Our team is probably the best there is, though we’re sort of a jumble of persons. Zane’s the shortest at 5’9”, stocky and fast he was our point guard. Down low on post duty is Jamal and Gale, being 6’8” and all muscle. Johnny and Me make up the two wings, Johnny being 6’1” and me stretching up to 6’3”. I know. I’m tall for a girl. No one cared anymore that I was the only girl, and white, though I used to get teased. That was before I earned the nickname ‘Jump’. You see, a few years back I was awkward, everywhere and made of only knees and elbows. No one wanted me on their team, or even near their players. Let’s just say I was prone to falling, and taking people with me. Luckily, my boys were brave enough to stick with me. Now we’re on top, I’m one of the best players around, and I’m called Jump for my uncanny ability to leap higher than anyone else. But we wouldn’t continue to be on top if someone (Zane) kept being late for practice.
“Hey, Zaney who was it this time?” Jamal teased/crooned at him as we began to warm up.
“Just some chick I met at the Cake, Brooke or something.” He answered, shrugging nonchalantly.
I rolled my eyes at him, something I did a lot.
“Dang Zane, that’s the third night this week you’ve picked up some chick at the Cake.” I chastised him. I sighed heavily when all he did was grin at me.
The Cake was actually a bar on Main Street, not really just for the Richies (those who live on the south side of town and attended Lillyville Central instead of Lillyville Public.) and not really just for the Slummers. It was kind of trashy, but they served the best nachos ever. Where a name like ‘The Cake’ came from is beyond me.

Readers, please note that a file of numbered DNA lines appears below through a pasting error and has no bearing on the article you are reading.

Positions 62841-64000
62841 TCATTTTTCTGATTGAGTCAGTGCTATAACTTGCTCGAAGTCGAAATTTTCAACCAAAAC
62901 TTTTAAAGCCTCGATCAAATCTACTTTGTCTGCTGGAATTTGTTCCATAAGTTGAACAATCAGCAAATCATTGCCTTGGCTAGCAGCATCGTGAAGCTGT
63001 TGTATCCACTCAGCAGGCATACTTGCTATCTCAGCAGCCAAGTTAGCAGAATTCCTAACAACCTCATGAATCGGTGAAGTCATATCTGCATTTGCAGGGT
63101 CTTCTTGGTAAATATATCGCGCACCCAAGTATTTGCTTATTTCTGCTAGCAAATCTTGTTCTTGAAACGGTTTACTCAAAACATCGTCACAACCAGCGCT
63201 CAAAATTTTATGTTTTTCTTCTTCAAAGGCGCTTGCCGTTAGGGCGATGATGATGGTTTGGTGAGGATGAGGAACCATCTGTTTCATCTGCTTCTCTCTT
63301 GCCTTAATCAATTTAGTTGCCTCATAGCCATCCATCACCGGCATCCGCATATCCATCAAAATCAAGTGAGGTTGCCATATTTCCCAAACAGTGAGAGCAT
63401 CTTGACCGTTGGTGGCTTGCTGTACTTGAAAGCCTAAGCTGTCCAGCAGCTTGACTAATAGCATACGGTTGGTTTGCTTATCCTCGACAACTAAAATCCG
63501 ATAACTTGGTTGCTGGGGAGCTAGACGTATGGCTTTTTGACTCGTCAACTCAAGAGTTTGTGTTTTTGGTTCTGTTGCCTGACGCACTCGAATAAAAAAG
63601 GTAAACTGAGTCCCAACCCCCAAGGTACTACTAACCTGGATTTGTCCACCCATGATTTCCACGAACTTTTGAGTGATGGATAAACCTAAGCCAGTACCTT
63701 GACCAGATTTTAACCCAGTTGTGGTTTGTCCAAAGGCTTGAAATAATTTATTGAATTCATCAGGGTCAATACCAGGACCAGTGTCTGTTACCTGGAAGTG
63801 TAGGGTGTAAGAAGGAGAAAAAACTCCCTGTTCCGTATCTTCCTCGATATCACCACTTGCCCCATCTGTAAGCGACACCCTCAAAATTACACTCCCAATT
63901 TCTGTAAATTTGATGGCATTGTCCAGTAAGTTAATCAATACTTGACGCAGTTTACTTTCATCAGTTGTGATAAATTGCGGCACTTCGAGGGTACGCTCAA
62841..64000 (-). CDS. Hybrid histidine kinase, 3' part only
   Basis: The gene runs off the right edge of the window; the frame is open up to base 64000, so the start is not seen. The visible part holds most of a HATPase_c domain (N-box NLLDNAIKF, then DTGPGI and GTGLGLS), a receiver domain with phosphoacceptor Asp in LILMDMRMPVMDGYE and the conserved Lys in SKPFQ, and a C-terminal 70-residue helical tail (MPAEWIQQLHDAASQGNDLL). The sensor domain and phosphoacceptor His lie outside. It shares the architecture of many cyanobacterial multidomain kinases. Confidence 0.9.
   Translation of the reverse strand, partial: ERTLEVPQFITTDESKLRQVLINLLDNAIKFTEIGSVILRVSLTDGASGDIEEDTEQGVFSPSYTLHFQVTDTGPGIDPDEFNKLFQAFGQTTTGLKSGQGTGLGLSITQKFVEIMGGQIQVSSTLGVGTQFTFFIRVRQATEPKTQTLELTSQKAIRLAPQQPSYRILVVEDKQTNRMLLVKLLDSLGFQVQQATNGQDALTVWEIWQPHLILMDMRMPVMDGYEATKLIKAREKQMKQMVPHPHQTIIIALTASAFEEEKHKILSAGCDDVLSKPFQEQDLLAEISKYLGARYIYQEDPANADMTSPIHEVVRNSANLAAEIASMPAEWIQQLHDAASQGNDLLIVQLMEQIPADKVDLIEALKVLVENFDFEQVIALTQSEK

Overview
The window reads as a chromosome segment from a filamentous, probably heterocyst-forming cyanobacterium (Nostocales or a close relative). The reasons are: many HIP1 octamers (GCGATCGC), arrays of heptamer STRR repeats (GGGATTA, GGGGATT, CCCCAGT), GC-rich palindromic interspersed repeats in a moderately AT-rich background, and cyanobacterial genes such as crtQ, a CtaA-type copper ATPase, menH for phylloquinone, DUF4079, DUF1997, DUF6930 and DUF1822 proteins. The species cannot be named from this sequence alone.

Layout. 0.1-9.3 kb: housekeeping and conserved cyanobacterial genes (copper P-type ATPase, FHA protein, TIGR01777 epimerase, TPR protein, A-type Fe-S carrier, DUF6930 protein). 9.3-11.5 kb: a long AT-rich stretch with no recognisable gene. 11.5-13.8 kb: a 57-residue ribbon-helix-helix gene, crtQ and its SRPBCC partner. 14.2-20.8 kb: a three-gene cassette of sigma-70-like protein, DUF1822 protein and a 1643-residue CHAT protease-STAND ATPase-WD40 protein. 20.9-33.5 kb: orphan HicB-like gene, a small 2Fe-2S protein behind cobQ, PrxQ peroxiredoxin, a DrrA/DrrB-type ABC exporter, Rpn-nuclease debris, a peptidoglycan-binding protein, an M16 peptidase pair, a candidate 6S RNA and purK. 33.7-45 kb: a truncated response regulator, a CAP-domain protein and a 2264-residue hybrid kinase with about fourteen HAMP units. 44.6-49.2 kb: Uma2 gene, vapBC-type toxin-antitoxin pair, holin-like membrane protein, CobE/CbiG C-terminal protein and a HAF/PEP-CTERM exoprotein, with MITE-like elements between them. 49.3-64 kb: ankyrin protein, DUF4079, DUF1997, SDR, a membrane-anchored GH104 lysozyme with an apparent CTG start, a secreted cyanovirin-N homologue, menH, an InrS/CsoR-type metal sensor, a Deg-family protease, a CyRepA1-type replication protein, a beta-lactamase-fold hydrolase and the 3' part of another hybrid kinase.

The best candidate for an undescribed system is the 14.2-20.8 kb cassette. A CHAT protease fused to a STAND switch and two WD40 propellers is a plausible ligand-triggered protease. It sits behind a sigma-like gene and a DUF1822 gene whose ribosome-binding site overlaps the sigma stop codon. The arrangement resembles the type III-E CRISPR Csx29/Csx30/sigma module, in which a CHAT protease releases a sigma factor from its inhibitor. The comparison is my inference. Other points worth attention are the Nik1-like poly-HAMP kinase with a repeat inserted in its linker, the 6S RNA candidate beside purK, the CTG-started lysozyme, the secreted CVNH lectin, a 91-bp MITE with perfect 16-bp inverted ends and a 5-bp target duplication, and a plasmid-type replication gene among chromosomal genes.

“So, watchya wanna do today?” Gale asked after we’d finished warming up and stretching. I shrugged, and he cracked his neck. I made a face at him as he did so. I hat that noise; it gave me the heeby-geebies.
“How about we run through our offensive plays a bit, that sound okay to you Jump?” Zane offered to us.
I nodded. Unofficially, I was always the one to make the finally decision. It wasn’t like I was the leader or anything, and nobody cared that I did so, it’s just how it worked with us, I guess. It was probably because I have the most common sense.
We started out our plays slowly, but soon our sluggishness began to wear off and we really started to move. We have a lot of plays, most of them were made up on the fly, when we had trouble breaking a defense, or couldn’t make a shot to save our life. I was the only one who ever remembered them all, because I’ve got something called a photographic memory. I never forget anything. It’s why I have to take AP classes at our school - not because I’m smart at all - because I can read something only once, just glance at it really, and it’s up there in my brain for good.
After running through our plays, we seemed a little lost at what to do, so we moved on to shooting around.
“Hey, anyone want to play 3’s Knock-Out?” I asked hopefully. Everyone groaned, and backed off, shaking their heads or holding up their hands. I sighed. No one ever played with me, because I never missed a shot. Ever. Remember that photographic thingy? Well, it helps a lot. I don’t have to actually see the hoop, because I’ve already seen it. You get it? So yeah, you could say no one ever gave me healthy competition when it came to shots.
We were still indecisive at what to do next, and Jamal and Gale had begun to argue again when a young girl ran across the court towards us. Her bright yellow sundress flew in the wind, and her short pig tails flopped with ever step. I elbowed Johnny, who was facing away from the girl.
“Yo, Johnny, it’s Chrissy.” I told him. He turned, and closed his eyes for a moment when he saw her, as if to ask for patience. I hid a smile. Chrissy and Johnny didn’t get along at all, even though Chrissy was only seven. They were way too much alike.
“Chrissy. What’re you doing here? I thought I told you to stay home and not to come to see me unless it was an emergency.” Johnny said striding towards his sister, who seemed unfazed by her brother’s scolding.
“Don’t ya get all moody with me, it is urgent. I was at home when Rodgers came to our house and he was looking for you guys to tell you that Mikey got banged up perrrty bad by some Richie, and then Maggs sent me to pass on the news. So there.”